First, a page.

At the close of the plaintiff's case-in-chief, the district court granted a directed verdict for Rummel on the ground that Benson had not shown that Rummel was involved in a conspiracy to harass Benson after his termination. Benson argues that this ruling was error, and we agree. The standard for granting a directed verdict is very generous to the nonmovant. The trial court must view the evidence and make all inferences in the light most favorable to the nonmoving party, and if reasonable jurors could differ on the conclusions drawn therefrom, the case must go to the jury. See Mathews v. Fairman, 779 F.2d 409, 415 (7th Cir.1985). It is clear from our review of the record that the district court drew improper inferences in making this ruling. There was testimony presented up to that point in the trial that Rummel had been involved in the imbroglio at the DOR before and after Benson's termination and that both he and Allphin decided together not to provide legal representation to Benson after the Illinois Attorney General withdrew his representation in the civil-rights actions pending in federal district court.27 We, therefore, vacate the grant of directed verdict for Rummel, and remand for a new trial on the post-termination conspiracy in which Rummel was allegedly involved.
D. Sovereign Immunity
As noted in Section I, supra, the district court held that any damage recovery was barred by the Eleventh Amendment because, under Ill.Rev.Stat., ch. 127, p 1302, Allphin would be indemnified by the state. This ruling is incorrect. As this court recently noted in Duckworth v. Franzen, 780 F.2d 645, 650 (7th Cir.1985), which dealt specifically with p 1302, "every court that has considered this issue has rejected, rightly in our view, the argument that an indemnity statute brings the Eleventh Amendment into play." Thus, that amendment does not bar recovery in this action.
E. New Trial
The district court conditionally granted Allphin's motion for a new trial. We wholly concur in this ruling. The damages are not supported by the evidence, and the verdicts are clearly a product of passion and prejudice. Cf. Ustrak v. Fairman, 781 F.2d 573, 578-79 (7th Cir.1986). Only Count I of the complaint remains, however, and we will remand for a new trial on that count on the issues of both liability and damages.
For the reasons stated above, we (1) AFFIRM the judgment notwithstanding the verdict for defendant Allphin on Count II on the ground that he is immune from civil damages and find that defendant Rummel is also immune under that count, (2) VACATE the judgment notwithstanding the verdict for Allphin and the directed verdict for Rummel on Count I, and (3) REMAND for a new trial on Count I on the issues of both liability and damages. The parties shall bear their own costs on appeal.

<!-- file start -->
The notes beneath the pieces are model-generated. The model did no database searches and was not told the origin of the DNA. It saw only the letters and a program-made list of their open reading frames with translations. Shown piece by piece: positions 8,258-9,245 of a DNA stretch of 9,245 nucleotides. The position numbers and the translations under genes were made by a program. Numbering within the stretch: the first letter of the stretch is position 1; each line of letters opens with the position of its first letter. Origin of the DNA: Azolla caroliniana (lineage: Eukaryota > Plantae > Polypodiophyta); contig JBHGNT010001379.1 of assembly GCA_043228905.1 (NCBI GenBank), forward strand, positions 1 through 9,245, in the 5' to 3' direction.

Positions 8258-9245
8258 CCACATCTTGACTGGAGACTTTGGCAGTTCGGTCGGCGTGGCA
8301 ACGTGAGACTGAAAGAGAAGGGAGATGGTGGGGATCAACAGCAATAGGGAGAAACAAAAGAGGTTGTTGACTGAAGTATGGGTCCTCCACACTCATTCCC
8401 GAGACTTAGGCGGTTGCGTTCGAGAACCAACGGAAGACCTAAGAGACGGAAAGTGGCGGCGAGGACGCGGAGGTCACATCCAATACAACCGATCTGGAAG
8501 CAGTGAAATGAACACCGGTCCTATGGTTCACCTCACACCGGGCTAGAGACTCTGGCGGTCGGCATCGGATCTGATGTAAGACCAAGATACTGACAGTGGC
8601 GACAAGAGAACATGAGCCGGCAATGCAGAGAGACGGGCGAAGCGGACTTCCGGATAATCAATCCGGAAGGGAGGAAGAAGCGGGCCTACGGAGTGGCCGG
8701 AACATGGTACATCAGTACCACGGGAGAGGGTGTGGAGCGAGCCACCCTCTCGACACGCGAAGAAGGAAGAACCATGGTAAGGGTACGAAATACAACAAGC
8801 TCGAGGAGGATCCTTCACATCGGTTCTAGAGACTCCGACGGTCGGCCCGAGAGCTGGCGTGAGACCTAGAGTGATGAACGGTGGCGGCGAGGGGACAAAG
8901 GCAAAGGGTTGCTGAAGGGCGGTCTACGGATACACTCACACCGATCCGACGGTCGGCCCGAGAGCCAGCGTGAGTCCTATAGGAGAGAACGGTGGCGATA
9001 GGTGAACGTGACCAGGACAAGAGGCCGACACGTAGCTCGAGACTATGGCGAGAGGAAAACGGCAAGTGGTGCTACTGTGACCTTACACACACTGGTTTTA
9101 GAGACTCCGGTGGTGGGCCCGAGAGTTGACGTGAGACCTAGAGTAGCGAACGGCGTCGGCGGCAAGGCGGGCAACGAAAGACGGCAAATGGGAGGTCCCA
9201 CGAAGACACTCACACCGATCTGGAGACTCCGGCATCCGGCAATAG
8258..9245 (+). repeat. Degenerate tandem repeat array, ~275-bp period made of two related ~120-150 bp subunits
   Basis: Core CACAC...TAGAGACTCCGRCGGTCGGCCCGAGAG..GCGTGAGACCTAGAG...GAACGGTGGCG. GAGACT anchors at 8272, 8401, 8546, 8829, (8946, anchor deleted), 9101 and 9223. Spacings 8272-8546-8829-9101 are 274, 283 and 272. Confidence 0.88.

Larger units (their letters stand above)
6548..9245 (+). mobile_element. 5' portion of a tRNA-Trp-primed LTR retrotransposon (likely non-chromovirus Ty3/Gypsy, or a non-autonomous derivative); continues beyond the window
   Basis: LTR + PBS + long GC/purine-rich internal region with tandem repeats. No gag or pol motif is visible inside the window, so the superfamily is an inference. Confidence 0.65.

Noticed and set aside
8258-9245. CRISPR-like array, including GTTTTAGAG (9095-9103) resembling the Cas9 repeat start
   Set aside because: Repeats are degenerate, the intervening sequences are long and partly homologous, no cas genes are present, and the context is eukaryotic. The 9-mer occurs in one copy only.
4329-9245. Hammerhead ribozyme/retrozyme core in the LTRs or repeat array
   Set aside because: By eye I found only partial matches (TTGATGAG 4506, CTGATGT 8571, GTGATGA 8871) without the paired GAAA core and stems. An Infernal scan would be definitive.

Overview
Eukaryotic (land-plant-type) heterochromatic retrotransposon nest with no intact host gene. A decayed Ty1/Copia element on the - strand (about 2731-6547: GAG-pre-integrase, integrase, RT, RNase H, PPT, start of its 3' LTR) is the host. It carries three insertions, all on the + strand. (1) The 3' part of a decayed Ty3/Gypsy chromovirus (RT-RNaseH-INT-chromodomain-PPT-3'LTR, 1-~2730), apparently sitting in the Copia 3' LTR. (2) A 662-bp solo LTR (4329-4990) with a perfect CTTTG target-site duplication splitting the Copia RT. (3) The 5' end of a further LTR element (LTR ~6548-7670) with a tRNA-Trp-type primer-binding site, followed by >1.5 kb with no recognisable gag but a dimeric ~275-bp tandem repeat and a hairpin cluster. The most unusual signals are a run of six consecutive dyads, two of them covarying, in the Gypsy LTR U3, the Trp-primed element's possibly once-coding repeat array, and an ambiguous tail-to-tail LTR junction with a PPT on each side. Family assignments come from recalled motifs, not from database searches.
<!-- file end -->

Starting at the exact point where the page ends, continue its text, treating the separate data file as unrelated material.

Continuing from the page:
Judge Pell heard oral argument and participated in the voting conference immediately following oral argument, but terminated his participation in this case on December 31, 1985
Both acts have now been consolidated as the Illinois Cigarette Use Tax Act, codified at Ill.Rev.Stat. ch. 120, paragraphs 453.1 to .67 (1984)
Benson was also involved in the enforcement of laws relating to retailer occupation taxes, motor fuel oil taxes, as well as bingo and lottery activities
It should be noted that Benson was not involved in the collection of the disputed taxes
The trial court's opinion does not clearly indicate whether it would order a new trial on both liability and damages, or damages alone. However, both sides have interpreted the court's order as calling for a new trial on both issues, and we agree. Thus the $50,000 award (especially in view of the court's rulings on immunity and the Eleventh Amendment) appears to be no more than an indication of a reasonable settlement offer
In response to the directed-verdict motion, however, the district court dismissed Rummel as a defendant on the ground that the plaintiff had not demonstrated that there had been a conspiracy
We reject Allphin's argument that he was in "technical compliance" with Rule 50(b). It would stretch the notion of liberal construction of the Federal Rules beyond recognition to conclude that Allphin was in compliance with the letter of the rule when he offered a directed-verdict motion after the jury had initiated its deliberations and had reached an informal verdict on liability. The district court also recognized this, and stated that it would treat the motion for directed verdict as a post-trial motion. Quinn v. Southwest Wood Products, Inc., 597 F.2d 1018 (5th Cir.1979), is not to the contrary, as the putative directed-verdict motion in that case was made before the jury had begun to deliberate. Id. at 1026
A motion for directed verdict is not required as a predicate for a motion for a new trial
The Seventh Amendment provides:
In suits at common law, where the value in controversy shall exceed twenty dollars, the right of trial by jury shall be preserved, and no fact tried by a jury, shall be otherwise reexamined in any Court of the United States, than according to the rules of the common law.
For a discussion of the current scope of the jury right under the Seventh Amendment, see Complex Civil Litigation and the Seventh Amendment Right to a Jury Trial, 51 U.Chi.L.Rev. 581, 606-13 (1984).